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Iraq

Arming Kurds, India's "Shame," Panama Canal Birthday

Russian aid trucks entering Ukraine
Russian aid trucks entering Ukraine

Aug. 15, 2014

EU MINISTERS DISCUSS ARMING KURDS
European Union foreign ministers are in Brussels today for an emergency meeting about whether to arm Iraq’s Kurdish Peshmerga fighters against ISIS, which the U.S. and France are already doing, the BBC reports. A spokesman for British Prime Minister David Cameron said yesterday that the UK would “favorably consider” supplying Kurdish forces with weapons if they requested it.

Writing in The Guardian, former high representative for Bosnia-Herzegovina Paddy Ashdown explains that one of the downsides of arming the Peshmergas is that “intentionally or not, we will end up acting as handmaiden to Kurdish ambitions for full independence — and in so doing, effectively assist in the dismemberment of Iraq.”

U.S. National Security Adviser Susan Rice praised yesterday’s decision from ousted Iraq Prime Minister Nouri al-Maliki to officially resign and back his nominated replacement Haider al-Abadi, describing it as "another major step forward in uniting the country."

VERBATIM
"When we hear about these rapes our heads hang in shame,” India’s Prime Minister Narendra Modi said during a public address today. Read more of his comments here.

RUSSIAN VEHICLES CROSS INTO UKRAINE
British journalists from The Daily Telegraphand The Guardian claim they saw a column of at least 23 “armoured vehicles and military trucks” from Russia cross the border into Ukraine last night. If accurate, the journalists’ accounts would confirm that Moscow is arming rebels in eastern Ukraine, an accusation Russia has previously denied. This came as the Ukrainian army hit the center of Donetsk with shells for the first time. Both reports say that the separate humanitarian convoy of some 270 trucks from Moscow stopped short of the border. According to the BBC, Ukraine border guards are now inspecting the convoy, which Kiev fears may carry weapons for pro-Russian rebels.

MY GRAND-PÈRE’S WORLD

EBOLA “VASTLY UNDERESTIMATED”
The scale of the Ebola outbreak in West Africa responsible for 1,069 deaths as of Monday is “vastly underestimated,” according to the World Health Organization. “The outbreak is expected to continue for some time,” the organization said in a statement, adding that “extraordinary measures” are needed “on a massive scale.” Meanwhile, AFP reports that athletes from Ebola-hit countries have been barred from competing in some Youth Olympics events, with the competition due to open tomorrow in China.

PANAMA CANAL TURNS 100
The Panama Canal, which connects the Pacific and Atlantic oceans, celebrates its 100th anniversary today amid a difficult $5.25 billion expansion project that is expected to double the canal’s capacity when it is completed next year. Here are 12 important facts about the 50-mile waterway.

83
A new UN report entitled "Being LGBT in Asia" notes that 83 countries still criminalize homosexual behavior, and fewer than 50 countries have laws prohibiting discrimination against LGBT people.

GAZA AGRICULTURE DEVASTATED, SAYS UN
Israel’s military operation in Gaza has left the strip’s agriculture devastated, causing prices to increase sharply, the UN’s Food and Agriculture Organization said yesterday. Reuters writes that the price of tomatoes jumped by 179%. Close to 30,000 Gazans rely on farming, fishing and raising livestock to live. The news was followed by an article on Haaretz estimating that Israel has fired 32,000 artillery shells on Gaza, four times more than during the 2008-2009 conflict. Meanwhile, Al Jazeera reports that Palestinians are returning to “piles of rubble where their homes once stood,” as the five-day ceasefire reached yesterday seems to be holding.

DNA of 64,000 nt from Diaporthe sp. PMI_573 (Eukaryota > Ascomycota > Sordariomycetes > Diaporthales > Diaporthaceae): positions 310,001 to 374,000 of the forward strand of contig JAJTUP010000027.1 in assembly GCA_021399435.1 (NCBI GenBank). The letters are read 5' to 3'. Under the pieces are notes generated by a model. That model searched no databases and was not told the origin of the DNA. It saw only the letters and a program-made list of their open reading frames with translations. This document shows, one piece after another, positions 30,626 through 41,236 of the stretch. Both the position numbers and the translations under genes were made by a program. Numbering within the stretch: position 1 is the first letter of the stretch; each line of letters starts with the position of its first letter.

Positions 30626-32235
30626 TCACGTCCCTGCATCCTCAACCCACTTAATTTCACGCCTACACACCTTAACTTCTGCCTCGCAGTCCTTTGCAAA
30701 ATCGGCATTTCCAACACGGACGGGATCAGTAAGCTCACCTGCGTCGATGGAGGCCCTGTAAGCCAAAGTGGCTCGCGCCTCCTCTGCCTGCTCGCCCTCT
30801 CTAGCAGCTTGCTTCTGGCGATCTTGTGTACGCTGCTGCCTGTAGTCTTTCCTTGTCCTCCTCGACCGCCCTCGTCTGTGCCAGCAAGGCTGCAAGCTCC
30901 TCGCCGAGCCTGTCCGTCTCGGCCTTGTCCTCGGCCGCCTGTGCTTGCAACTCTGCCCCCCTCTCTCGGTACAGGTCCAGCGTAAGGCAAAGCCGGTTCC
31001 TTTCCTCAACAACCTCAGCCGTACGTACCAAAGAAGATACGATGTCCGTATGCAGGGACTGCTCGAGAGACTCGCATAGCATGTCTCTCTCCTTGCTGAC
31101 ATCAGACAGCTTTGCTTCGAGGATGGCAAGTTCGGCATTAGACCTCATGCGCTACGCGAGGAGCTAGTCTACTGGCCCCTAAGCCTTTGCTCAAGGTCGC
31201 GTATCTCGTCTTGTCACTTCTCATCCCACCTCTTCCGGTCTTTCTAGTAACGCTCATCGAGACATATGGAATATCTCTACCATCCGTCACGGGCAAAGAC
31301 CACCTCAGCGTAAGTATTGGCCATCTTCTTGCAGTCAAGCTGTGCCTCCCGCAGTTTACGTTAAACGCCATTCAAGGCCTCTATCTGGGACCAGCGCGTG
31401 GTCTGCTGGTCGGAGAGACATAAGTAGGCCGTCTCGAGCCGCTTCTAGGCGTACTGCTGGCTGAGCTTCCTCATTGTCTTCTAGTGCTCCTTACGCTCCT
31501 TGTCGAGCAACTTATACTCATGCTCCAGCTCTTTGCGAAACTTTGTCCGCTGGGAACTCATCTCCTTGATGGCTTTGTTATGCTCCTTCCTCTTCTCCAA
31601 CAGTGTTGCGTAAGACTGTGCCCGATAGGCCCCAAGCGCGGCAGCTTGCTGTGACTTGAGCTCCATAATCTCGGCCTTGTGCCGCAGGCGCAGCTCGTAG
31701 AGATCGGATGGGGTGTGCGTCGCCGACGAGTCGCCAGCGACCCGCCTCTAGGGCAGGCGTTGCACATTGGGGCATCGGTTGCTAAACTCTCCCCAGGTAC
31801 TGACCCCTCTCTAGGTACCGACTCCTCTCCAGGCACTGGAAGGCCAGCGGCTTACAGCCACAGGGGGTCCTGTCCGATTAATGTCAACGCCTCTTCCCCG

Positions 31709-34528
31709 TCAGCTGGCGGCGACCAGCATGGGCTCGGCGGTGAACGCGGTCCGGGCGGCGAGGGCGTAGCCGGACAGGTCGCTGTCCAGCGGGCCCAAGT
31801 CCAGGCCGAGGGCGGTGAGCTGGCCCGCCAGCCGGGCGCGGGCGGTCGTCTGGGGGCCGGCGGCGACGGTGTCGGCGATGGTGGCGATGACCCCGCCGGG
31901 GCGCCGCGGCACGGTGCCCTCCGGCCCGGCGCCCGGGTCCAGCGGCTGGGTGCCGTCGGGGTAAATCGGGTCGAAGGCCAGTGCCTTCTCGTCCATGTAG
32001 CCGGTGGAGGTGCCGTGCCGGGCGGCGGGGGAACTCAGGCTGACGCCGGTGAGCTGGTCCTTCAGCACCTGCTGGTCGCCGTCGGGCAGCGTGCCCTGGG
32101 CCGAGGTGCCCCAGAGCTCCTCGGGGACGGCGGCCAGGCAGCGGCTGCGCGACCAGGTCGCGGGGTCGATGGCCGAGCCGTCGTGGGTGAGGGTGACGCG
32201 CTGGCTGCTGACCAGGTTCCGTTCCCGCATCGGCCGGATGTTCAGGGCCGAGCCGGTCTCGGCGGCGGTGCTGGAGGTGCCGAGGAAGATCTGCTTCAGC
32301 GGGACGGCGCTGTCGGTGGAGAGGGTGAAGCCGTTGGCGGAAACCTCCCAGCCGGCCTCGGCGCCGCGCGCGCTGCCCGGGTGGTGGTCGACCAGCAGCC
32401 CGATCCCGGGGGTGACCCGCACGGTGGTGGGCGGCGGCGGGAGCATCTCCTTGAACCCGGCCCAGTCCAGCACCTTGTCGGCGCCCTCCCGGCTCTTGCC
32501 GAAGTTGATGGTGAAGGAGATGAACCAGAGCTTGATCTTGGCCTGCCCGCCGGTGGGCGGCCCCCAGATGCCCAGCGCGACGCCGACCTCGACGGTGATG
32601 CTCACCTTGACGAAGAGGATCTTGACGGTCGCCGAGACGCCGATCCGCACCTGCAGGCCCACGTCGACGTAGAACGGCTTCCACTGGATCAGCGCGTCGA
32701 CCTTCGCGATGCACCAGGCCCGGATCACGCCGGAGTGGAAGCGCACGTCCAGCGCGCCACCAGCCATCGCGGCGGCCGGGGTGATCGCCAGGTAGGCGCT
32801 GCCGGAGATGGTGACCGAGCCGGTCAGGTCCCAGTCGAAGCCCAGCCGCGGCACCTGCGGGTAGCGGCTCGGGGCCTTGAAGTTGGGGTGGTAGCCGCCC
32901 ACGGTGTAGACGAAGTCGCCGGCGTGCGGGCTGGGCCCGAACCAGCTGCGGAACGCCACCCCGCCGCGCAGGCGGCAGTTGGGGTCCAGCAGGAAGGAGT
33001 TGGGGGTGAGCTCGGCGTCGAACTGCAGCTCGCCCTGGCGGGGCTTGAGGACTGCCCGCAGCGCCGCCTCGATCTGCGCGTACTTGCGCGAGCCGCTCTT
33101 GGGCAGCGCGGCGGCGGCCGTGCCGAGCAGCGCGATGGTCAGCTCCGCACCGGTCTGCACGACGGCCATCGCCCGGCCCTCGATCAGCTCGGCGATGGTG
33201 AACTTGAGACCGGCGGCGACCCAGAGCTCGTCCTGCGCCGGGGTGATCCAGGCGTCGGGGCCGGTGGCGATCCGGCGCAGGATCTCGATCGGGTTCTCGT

MH370’S MONEY MYSTERY
The bank accounts of four passengers from Malaysia Airlines flight MH370 have been drained of some $35,000, four months after their plane went missing.

— Crunched by Marc Alves


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Society

India Higher Education Inferior Complex: Where Are The Foreign University Campuses?

The proposed UGC guidelines are ill-conceived and populist, and hardly take note of the educational and financial interests of foreign universities.

Image of a group of five people sitting on the grass inside of the Indian Institute of Technology campus.

The IIT - Indian Institute of Technology - Campus

M.M Ansari and Mohammad Naushad Khan

NEW DELHI — Nearly 800,000 young people from India attend foreign universities every year in search of quality education and entrepreneurial training, resulting in a massive outflow of resources – $3 billion – to finance their education. These students look for greener pastures abroad because of the lack of quality teaching and research in most of India’s higher education institutions.

Over 40,000 colleges and 1,000 universities are producing unemployable graduates who cannot function in a knowledge- and technology-intensive economy.

The Indian government's solution is to open doors to foreign universities, with a proposed set of regulations aiming to provide higher education and research services to match global standards, and to control the outflow of resources. But this decision raises many questions.

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